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The multi-resolution exchange-correlation (MRXC) method is a new approach, courtesy of the
Q-Chem development team,^{495, 835, 157}
for accelerating computation of the exchange-correlation (XC) energy and matrix for any
given density functional.
As explained in Section 4.6.5, XC functionals are sufficiently complicated integration
of them is usually performed by numerical quadrature.
There are two basic types of quadrature. One is the atom-centered
grid (ACG), a superposition of atomic quadrature described in Section 4.6.5.
The ACG has high density of points near the nucleus to handle the compact core
density and low density of points in the valence and non-bonding region where
the electron density is smooth. The other type is even-spaced cubic grid
(ESCG), which is typically used together with pseudopotentials and plane-wave
basis functions where only the valence and non-bonded electron density is
assumed smooth. In quantum chemistry, an ACG is more often used as it can
handle accurately all-electron calculations of molecules. MRXC combines those
two integration schemes seamlessly to achieve an optimal computational
efficiency by placing the calculation of the smooth part of the density and XC
matrix onto the ESCG. The computation associated with the smooth fraction of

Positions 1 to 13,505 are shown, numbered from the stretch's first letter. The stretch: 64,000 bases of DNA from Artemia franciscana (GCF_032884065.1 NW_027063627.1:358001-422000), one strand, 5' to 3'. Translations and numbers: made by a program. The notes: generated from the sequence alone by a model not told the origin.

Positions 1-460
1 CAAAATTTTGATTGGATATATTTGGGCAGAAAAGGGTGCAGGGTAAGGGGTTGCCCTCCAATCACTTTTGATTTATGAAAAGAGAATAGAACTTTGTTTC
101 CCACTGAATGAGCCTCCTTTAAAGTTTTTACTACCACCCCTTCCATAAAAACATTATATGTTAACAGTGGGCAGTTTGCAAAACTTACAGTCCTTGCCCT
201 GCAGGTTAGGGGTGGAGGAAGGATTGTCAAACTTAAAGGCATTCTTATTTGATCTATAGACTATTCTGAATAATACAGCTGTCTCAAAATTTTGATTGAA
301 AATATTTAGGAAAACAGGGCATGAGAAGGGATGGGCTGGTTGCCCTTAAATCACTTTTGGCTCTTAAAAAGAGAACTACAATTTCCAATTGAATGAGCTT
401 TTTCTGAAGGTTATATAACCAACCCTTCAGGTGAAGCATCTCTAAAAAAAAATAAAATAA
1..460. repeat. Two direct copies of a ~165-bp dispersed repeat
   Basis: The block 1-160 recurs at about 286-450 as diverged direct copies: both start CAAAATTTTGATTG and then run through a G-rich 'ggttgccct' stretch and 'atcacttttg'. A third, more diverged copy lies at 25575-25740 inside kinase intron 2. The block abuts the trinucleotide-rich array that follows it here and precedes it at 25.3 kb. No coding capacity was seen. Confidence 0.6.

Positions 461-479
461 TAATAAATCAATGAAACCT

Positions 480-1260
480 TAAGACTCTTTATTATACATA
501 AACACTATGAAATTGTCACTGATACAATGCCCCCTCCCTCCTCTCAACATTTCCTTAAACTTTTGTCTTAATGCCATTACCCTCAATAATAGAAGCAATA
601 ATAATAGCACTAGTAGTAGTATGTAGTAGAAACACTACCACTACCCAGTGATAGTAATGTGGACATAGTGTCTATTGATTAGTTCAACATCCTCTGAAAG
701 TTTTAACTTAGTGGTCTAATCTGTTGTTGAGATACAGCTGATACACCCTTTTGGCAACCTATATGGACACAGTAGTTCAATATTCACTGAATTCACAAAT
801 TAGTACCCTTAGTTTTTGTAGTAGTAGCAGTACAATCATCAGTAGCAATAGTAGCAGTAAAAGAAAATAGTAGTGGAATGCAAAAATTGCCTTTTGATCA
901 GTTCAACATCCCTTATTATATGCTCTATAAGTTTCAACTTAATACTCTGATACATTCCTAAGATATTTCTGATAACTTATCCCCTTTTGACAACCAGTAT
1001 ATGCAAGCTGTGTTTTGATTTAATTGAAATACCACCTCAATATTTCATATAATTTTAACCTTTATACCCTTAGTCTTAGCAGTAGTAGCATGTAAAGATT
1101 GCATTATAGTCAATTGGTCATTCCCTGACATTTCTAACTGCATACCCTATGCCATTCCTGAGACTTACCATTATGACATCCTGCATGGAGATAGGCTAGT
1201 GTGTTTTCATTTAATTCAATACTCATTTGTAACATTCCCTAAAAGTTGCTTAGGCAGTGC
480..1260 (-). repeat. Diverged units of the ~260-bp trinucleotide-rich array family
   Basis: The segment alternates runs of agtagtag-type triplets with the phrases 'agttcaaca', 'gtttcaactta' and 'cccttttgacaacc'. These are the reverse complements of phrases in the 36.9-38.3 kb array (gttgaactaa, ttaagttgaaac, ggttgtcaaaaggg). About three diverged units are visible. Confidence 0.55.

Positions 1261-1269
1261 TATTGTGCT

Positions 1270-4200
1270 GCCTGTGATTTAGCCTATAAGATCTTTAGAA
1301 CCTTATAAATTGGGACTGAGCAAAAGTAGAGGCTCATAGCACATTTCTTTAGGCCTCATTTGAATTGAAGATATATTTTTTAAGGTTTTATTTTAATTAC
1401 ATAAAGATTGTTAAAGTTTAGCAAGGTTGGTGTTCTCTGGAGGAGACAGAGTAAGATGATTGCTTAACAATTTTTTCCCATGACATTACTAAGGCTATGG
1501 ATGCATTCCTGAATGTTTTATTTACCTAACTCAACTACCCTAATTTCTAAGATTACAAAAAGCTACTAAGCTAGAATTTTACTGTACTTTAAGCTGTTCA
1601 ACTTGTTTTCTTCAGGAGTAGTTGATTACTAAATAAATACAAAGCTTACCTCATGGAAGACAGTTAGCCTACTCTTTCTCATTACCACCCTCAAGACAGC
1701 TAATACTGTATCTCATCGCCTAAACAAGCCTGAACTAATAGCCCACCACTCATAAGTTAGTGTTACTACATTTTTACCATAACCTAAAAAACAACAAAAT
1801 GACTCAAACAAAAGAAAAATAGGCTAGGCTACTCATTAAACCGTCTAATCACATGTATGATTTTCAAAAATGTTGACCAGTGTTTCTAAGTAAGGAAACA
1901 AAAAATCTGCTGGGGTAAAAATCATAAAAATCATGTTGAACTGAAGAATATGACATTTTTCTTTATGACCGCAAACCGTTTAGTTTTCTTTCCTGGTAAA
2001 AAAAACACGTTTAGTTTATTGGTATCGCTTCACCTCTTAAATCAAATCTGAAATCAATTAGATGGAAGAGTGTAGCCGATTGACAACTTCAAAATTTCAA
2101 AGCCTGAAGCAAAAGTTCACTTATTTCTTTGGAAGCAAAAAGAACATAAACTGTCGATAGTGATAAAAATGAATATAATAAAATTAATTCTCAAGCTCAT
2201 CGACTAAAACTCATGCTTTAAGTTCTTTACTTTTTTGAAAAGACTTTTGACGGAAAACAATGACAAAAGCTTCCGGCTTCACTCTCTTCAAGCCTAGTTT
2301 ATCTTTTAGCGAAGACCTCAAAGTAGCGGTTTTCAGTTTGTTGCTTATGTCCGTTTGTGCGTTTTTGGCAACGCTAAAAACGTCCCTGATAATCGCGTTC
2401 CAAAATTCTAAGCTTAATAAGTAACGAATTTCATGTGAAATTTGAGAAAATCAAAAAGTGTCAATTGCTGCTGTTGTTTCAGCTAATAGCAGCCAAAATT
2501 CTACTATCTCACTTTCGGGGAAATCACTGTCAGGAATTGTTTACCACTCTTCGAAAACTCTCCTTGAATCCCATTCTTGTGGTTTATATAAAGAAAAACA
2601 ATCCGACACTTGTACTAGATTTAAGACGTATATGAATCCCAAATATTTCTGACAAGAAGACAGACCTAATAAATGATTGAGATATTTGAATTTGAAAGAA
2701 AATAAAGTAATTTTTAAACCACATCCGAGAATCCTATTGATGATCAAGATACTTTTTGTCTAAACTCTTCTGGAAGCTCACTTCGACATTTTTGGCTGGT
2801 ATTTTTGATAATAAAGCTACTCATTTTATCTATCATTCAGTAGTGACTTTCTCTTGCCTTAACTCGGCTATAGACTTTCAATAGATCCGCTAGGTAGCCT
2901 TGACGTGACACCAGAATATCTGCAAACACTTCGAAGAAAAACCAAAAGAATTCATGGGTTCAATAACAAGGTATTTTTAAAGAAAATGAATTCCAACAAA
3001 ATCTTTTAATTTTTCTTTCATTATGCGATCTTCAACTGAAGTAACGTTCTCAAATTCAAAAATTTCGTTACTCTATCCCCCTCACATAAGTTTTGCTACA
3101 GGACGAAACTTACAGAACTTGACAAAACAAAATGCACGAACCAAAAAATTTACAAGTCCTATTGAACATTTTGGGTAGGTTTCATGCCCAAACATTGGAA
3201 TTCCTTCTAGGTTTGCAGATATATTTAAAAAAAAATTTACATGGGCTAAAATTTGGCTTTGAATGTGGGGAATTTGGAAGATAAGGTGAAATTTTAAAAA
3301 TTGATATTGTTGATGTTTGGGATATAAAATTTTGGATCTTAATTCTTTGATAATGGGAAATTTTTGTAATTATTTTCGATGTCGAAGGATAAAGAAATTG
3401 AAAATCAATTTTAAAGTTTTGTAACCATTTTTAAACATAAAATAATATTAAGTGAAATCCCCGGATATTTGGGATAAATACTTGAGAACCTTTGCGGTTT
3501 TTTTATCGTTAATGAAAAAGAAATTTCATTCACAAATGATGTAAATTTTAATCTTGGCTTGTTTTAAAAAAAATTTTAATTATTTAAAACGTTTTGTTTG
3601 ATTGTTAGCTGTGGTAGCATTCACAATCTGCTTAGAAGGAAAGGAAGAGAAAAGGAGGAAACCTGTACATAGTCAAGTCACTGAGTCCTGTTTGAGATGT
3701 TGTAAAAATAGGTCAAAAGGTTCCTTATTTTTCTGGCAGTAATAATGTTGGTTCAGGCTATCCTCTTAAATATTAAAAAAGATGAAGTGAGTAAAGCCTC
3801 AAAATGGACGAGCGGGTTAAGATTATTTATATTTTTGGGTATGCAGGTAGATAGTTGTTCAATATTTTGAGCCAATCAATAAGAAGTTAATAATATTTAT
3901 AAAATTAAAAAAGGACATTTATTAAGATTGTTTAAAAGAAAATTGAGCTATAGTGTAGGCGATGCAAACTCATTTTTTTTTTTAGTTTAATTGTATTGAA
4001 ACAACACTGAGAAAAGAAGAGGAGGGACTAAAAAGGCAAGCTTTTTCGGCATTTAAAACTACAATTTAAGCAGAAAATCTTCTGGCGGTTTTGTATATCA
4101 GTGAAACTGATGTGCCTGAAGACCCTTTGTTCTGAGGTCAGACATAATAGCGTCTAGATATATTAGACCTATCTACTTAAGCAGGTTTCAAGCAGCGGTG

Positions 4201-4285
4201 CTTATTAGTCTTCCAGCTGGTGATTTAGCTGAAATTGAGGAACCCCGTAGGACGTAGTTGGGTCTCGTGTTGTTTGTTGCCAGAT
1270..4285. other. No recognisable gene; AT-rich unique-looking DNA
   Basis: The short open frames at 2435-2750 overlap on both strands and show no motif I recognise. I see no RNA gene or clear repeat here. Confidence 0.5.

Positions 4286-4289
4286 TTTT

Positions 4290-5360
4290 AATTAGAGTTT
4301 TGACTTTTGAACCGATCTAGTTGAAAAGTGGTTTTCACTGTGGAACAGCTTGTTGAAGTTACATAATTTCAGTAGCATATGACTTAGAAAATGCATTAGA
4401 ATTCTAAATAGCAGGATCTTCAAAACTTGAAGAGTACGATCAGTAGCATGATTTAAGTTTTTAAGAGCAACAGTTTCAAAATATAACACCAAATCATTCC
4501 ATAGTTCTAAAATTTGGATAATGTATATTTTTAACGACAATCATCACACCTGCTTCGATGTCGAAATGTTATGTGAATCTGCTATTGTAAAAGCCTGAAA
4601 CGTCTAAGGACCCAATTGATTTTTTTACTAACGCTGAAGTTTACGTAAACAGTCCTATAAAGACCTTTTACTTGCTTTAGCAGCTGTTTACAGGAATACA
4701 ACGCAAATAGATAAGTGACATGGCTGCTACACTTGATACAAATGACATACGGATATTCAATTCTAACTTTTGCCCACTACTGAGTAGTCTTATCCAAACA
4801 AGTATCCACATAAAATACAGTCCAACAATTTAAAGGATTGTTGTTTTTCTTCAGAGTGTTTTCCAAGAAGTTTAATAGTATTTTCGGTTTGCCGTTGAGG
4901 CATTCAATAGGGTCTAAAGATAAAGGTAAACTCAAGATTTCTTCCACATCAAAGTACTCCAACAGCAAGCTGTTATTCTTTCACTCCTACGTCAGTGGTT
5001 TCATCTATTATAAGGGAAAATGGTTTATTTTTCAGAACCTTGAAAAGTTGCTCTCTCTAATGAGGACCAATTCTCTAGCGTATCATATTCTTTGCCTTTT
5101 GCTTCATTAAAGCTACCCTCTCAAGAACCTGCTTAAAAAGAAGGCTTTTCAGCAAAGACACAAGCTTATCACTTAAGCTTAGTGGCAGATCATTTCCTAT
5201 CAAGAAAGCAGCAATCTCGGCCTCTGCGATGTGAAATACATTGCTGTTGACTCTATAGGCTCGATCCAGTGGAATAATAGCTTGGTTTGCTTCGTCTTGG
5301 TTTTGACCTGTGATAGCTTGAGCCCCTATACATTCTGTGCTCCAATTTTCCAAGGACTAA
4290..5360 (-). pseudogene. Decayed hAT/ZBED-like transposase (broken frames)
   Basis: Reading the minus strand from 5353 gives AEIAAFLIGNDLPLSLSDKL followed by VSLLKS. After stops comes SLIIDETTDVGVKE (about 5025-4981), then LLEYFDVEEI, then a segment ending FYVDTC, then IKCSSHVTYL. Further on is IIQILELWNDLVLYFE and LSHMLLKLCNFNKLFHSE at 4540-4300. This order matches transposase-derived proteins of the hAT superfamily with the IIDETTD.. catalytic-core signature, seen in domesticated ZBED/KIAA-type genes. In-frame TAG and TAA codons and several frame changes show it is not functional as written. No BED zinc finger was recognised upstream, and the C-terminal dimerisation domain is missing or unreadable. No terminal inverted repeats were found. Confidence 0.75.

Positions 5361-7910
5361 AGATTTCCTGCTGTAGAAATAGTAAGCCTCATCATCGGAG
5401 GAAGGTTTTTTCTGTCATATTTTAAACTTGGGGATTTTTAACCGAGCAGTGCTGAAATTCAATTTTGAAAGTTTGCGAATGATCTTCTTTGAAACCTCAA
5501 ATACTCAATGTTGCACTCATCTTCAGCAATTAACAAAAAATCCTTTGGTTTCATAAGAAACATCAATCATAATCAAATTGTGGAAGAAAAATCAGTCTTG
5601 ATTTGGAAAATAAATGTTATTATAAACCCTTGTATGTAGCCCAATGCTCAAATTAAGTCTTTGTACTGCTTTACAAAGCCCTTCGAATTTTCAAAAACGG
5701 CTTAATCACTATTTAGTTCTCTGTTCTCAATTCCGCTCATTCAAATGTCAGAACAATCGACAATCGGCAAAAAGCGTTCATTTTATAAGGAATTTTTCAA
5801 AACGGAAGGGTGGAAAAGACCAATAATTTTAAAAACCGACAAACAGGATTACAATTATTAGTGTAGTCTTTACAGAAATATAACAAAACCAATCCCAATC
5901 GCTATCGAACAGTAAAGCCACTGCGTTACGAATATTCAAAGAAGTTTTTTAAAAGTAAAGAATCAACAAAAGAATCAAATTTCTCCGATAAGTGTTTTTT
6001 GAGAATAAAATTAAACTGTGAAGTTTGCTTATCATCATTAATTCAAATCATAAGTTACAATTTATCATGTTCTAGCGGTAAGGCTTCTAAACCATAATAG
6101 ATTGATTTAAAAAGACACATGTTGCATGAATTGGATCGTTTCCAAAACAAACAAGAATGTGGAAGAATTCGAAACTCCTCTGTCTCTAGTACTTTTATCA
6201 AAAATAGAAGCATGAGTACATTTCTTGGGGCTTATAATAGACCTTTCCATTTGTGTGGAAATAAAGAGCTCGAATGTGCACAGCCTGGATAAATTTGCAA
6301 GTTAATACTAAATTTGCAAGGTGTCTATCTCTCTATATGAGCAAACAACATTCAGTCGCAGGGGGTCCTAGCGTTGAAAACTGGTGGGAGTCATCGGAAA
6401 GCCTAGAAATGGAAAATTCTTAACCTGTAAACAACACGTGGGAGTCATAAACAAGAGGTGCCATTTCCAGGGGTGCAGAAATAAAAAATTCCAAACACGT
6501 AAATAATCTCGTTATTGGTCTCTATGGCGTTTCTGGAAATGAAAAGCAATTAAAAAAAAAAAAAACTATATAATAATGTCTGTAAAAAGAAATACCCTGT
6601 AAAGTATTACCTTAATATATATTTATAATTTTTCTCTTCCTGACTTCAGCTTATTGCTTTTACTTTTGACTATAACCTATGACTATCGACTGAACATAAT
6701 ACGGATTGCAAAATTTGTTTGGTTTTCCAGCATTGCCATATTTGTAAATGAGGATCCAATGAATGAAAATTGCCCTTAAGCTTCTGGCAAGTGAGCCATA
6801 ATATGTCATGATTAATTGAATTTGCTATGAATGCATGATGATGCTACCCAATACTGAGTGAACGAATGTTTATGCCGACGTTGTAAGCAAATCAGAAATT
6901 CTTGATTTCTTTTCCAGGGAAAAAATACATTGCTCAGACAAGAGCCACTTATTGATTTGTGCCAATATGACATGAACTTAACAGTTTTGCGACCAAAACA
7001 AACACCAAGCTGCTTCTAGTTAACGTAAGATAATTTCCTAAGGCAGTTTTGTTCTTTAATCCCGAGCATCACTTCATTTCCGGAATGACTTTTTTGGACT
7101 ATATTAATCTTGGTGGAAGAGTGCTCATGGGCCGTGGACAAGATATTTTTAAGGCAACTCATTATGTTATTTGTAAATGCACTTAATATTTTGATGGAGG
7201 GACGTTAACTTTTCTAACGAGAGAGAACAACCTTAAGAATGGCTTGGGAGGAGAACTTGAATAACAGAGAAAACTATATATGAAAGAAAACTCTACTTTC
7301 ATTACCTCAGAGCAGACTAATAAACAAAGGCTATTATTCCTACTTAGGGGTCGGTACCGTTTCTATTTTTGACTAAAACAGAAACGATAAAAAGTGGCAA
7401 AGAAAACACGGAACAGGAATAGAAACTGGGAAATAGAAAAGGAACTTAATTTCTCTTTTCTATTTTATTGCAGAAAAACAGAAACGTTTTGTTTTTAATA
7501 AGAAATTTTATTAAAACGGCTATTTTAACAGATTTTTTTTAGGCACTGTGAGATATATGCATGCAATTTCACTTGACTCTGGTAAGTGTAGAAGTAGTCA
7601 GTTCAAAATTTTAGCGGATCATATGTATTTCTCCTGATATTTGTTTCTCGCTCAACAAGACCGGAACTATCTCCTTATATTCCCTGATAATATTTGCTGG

the electron density is the major bottleneck of the XC part of a DFT
calculation and can be done at a much faster rate on the ESCG due to its low
resolution. Fast Fourier transform and B-spline interpolation are employed for
the accurate transformation between the two types of grids such that the final
results remain the same as they would be on the ACG alone, yet a speedup of
several times is achieved for the XC matrix.
The smooth part of the calculation with MRXC can also be combined
with FTC (see Section 4.6.5) to achieve a further gain in efficiency.

MRXC

Controls the use of MRXC.

TYPE:

INTEGER

DEFAULT:

0

OPTIONS:

0
Do not use MRXC
1
Use MRXC in the evaluation of the XC part

RECOMMENDATION:

MRXC is very efficient for medium and large molecules, especially when medium
and large basis sets are used.

The following two keywords control the smoothness precision. The default value is carefully selected to maintain high accuracy.

MRXC_CLASS_THRESH_MULT

Controls the of smoothness precision

TYPE:

INTEGER

DEFAULT:

1

OPTIONS:

$im$
An integer

RECOMMENDATION:

A prefactor in the threshold for MRXC error control: $im\times {10}^{-io}$

MRXC_CLASS_THRESH_ORDER

Controls the of smoothness precision

TYPE:

INTEGER

DEFAULT:

6

OPTIONS:

$io$
An integer

RECOMMENDATION:

The exponent in the threshold of the MRXC error control: $im\times {10}^{-io}$

The next keyword controls the order of the B-spline interpolation:

LOCAL_INTERP_ORDER

Controls the order of the B-spline

TYPE:

INTEGER

DEFAULT:

6

OPTIONS:

$n$
An integer

RECOMMENDATION:

The default value is sufficiently accurate